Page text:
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Sound of Metal movie and acting discussion

The upcoming Oscar 2021 nominations now revealed and, as predicted by many, one of the standout movies was Sound of Metal earning six nominations (best picture, actor, supporting actor, original screenplay, sound, and film editing) and ending up joint second for most nominations behind the ludicrous 10 nominations earned by Mank. I put off watching Sound of Metal because it deals something that is one of my worst fears and I wanted to be in the right head space for it. I will speak briefly about the movie in general – what I liked and disliked – but, I enjoy bringing to light little things that matter more to me (when applicable), and Sound of Metal has a particularly tough one to write about; acting decisions. I really like Riz Ahmed, in general, and I think that his nod is well earned and (with the exception of The Father and Minari which I have not seen yet) a very likely winner and a lot of that is down to the decisions he made as an actor that paid off big time for him; however, there were instances that his decisions lost me and are worthy of discussion as well.

Sound of Metal is a drama about Ruben, a heavy metal drummer who sets off on a tour with girlfriend/singer Lou where their band’s career is seemingly about to kick off; unfortunately, Ruben begins to experience distorted hearing and eventually looses his hearing almost completely, which derails his career, life, and threatens to plunge him back into drug addiction. I am terrified of this happening to me; movies, games, music, writing, reading, these are not just hobbies for me. They are my life and my passion, so anything that would derail my ability to experience these things would be devastating to say the least, and Sound of Metal’s major accomplishment as art is that it allowed me to experience that fear as any good tragedy does; I sympathized with Ruben and the specifics of his character, I experienced that situation safely, and I saw the worst and best aspects of having to go through that, gaining a new perspective and appreciation of what I have. Nowhere is this quality more represented than in the sound design and Sound of Metal is a must-win for that category, especially considering the difficulty and fine balance they achieved for the whole last act; the relief of the events only lasting for seconds and the visuals acting as bonus for what the audience can hear and feel in those moments with the final moments acting as a perfect end to Ruben’s story. Darius Marder’s directing and writing are also great, especially when they are presented with the near immaculate precision of the editing where nothing is wasted and the visuals are able to tell the story, on their own, in a coherent and easy to read way.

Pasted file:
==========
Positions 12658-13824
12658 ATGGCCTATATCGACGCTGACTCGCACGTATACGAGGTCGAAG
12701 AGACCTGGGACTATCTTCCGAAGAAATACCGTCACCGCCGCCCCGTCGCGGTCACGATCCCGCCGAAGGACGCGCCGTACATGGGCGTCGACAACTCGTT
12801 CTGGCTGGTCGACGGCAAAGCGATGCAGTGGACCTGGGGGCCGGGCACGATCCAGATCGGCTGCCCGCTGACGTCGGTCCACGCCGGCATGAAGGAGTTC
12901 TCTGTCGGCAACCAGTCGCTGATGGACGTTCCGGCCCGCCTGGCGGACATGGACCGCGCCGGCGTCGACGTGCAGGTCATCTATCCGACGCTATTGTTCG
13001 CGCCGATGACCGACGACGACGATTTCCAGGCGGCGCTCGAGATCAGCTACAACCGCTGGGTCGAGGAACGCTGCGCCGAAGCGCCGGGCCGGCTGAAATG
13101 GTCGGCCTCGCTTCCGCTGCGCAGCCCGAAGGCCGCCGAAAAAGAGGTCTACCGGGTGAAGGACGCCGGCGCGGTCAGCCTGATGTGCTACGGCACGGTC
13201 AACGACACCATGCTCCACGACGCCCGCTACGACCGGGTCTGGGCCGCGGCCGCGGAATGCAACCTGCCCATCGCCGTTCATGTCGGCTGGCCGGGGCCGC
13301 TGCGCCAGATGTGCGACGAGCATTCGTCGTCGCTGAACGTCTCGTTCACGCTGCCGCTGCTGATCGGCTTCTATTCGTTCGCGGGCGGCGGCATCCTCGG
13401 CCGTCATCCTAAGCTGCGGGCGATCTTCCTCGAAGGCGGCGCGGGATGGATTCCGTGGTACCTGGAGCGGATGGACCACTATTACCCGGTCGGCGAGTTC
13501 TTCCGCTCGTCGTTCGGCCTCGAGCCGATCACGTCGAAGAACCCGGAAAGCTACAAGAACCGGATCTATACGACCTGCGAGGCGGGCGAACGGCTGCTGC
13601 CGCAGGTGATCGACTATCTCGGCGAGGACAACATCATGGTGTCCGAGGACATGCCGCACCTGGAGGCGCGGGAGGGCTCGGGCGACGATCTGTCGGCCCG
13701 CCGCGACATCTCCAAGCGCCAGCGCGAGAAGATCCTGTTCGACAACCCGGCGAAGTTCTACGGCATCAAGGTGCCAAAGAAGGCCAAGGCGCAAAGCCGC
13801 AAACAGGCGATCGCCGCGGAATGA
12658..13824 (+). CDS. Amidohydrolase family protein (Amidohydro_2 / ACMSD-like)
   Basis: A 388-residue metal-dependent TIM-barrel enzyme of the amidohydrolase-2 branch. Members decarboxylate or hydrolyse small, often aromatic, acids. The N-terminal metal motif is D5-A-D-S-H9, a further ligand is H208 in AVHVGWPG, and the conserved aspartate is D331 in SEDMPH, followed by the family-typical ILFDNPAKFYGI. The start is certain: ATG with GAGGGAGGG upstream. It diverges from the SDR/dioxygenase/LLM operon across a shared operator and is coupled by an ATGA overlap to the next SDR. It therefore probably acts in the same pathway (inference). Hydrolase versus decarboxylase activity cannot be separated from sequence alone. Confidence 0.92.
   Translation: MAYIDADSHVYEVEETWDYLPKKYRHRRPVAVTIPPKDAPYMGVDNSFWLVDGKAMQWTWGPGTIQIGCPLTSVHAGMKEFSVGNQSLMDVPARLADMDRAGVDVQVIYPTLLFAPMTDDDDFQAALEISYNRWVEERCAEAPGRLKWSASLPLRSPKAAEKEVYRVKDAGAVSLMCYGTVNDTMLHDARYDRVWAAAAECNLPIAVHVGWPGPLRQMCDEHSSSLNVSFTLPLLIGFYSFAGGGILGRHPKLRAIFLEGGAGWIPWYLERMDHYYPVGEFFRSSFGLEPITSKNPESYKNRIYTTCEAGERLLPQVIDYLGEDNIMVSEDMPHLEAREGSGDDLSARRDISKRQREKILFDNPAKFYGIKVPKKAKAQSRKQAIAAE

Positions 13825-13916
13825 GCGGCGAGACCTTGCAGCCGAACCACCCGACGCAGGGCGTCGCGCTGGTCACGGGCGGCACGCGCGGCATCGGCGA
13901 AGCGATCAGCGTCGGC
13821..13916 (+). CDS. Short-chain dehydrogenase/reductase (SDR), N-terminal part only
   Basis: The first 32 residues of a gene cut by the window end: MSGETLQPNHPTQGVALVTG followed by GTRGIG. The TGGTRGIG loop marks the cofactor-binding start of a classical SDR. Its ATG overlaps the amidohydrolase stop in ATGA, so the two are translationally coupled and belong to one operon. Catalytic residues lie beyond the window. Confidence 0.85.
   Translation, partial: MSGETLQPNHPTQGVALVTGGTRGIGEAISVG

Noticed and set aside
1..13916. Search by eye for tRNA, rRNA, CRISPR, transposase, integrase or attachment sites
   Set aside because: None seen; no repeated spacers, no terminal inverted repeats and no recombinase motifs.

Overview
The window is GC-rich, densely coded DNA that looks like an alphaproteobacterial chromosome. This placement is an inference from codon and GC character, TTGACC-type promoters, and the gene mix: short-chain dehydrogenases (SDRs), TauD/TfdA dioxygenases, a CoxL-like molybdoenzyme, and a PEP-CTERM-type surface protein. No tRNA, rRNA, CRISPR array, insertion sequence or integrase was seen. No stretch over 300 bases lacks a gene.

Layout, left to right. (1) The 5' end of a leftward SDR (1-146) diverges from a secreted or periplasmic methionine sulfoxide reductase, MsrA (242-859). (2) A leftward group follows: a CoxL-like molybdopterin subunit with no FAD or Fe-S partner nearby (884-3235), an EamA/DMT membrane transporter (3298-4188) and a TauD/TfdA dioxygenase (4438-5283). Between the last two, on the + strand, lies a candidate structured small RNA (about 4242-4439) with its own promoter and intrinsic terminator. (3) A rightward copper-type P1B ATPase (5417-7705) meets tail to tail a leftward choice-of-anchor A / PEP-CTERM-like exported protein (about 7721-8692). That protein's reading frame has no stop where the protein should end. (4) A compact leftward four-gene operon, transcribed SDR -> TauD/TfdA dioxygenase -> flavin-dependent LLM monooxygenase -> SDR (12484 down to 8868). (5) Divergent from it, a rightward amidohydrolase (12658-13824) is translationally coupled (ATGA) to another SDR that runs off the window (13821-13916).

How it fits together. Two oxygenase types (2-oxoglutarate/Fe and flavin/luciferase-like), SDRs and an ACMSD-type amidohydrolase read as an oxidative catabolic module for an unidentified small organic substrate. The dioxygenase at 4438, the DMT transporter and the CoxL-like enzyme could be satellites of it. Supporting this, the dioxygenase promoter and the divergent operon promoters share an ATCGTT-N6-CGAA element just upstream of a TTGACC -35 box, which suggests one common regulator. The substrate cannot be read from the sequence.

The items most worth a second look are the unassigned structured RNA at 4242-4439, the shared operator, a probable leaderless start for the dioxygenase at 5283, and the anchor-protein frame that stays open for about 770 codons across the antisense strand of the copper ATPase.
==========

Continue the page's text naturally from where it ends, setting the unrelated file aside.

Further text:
That being said, I’m also a bit disappointed by the movie; seeing as how the premise can literally frighten me to lose sleep over just from the idea of it, I wasn’t as affected as I thought I would be. Yes, I experienced something that I do not wish to experience through the movie, but I was not moved by it; the actors were phenomenal, the editing was precise, yet I turned off the movie and went to bed not really thinking about it. Part of it is the focus of this article, but mostly it is that expectations were set really high for the movie and it got really close to meeting them, but just fell short. I wanted a bit more with the community or the school Ruben attends to as a way of learning how to adapt to his new reality, as well as a bit more time given to Ruben accepting the process and the new norms presented to him, rather than fast-forwarding beyond those struggles to focus on (understandably) more dramatic aspects of his journey.